Never tried it in MySQL and Im not
in a position to do so
at the moment
but in Oracle you can do a left outer join in the where
SELECT t1.col1, t2.col2
FROM table1 t1, table2 t2
WHERE t1.join_col_name = t2.join_col_name(+)
Does this not work in MySQL?
Never tried it because I prefer my joins to be done in the
using 'JOIN.....ON....' or 'JOIN.....USING.....'
> On Tue, Feb 3, 2009 at 12:24 PM, Jerry Schwartz
> <jschwartz@stripped> wrote:
>> Somebody, I think it was somebody from MySQL, said that you should never
>> anything into a WHERE clause that could be put into the ON clause of a
>> My guess is that this helps with the optimization, but it seems
>> counter-intuitive to me. I've never followed that advice, but I'm
> There are two things here -- one is coding style. If you're using all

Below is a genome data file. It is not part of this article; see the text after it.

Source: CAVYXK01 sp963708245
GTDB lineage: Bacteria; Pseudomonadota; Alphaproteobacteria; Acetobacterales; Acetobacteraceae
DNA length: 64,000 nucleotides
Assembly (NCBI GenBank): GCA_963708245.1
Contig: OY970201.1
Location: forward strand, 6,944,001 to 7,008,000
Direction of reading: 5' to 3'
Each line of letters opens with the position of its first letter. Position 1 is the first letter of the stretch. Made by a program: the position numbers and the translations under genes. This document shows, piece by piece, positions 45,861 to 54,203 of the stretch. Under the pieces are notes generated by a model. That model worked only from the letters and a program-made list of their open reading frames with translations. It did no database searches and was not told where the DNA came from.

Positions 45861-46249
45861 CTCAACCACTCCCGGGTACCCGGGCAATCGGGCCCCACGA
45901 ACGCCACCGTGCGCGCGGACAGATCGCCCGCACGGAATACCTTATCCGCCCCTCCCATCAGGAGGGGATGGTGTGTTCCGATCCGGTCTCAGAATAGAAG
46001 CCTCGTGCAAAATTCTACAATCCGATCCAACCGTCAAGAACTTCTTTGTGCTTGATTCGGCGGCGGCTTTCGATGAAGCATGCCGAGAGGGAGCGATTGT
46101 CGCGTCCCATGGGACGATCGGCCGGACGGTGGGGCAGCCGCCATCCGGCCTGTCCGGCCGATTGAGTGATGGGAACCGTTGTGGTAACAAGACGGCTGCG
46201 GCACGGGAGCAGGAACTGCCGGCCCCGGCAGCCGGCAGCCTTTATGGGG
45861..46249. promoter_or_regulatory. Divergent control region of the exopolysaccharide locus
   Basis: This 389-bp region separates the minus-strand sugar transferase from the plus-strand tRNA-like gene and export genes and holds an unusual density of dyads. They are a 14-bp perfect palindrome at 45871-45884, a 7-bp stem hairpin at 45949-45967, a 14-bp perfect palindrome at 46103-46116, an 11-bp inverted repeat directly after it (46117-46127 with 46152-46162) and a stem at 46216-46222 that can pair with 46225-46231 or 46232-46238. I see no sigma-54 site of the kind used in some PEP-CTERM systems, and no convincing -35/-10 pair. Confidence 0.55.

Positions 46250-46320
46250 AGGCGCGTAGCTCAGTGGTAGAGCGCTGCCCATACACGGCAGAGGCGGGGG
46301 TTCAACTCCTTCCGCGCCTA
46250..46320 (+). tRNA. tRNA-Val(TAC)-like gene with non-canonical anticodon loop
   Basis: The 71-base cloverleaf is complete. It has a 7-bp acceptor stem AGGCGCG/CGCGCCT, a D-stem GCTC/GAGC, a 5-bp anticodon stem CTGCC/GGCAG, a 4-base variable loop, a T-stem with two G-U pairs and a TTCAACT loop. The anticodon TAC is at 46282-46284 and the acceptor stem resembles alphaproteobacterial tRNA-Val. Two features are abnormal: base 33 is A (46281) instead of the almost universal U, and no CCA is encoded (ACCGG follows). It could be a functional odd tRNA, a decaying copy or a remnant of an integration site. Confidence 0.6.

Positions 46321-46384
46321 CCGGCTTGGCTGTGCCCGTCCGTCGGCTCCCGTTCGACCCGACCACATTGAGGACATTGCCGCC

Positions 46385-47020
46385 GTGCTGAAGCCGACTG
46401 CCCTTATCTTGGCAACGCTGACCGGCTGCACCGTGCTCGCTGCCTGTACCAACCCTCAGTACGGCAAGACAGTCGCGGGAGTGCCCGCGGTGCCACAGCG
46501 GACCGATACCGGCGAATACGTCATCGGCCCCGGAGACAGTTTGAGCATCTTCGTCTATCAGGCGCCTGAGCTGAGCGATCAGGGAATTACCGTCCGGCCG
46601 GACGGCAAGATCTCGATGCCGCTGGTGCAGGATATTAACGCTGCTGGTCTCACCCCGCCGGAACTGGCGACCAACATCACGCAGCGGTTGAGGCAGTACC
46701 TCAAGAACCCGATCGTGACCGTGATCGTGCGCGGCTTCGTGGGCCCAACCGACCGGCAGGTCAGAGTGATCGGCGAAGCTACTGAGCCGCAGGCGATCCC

> [INNER] JOIN then it doesn't matter, they are equivalent and the
> optimizer is smart enough to know that a condition holding two columns
> equal is the same whether it's in the WHERE or the ON. Take a look at
> the output of EXPLAIN EXTENDED... SHOW WARNINGS to see how the
> optimizer rewrites the query.
> There is no way to write a LEFT JOIN without putting the criteria into
> the ON clause however.
> As a matter of style I do not like comma-joins with the criteria in
> the WHERE clause. I want ON clauses to show me how two tables are
> related, and the WHERE clause to show me how the results are filtered
> thereafter. But oddly enough some people think this is horrible and
> they think it's much clearer to do it the reverse way! Everyone's
> entitled to their own wrong opinion ;-) Seriously it is just a matter
> of style until you get to LEFT JOIN.
> Baron Schwartz, Director of Consulting, Percona Inc.
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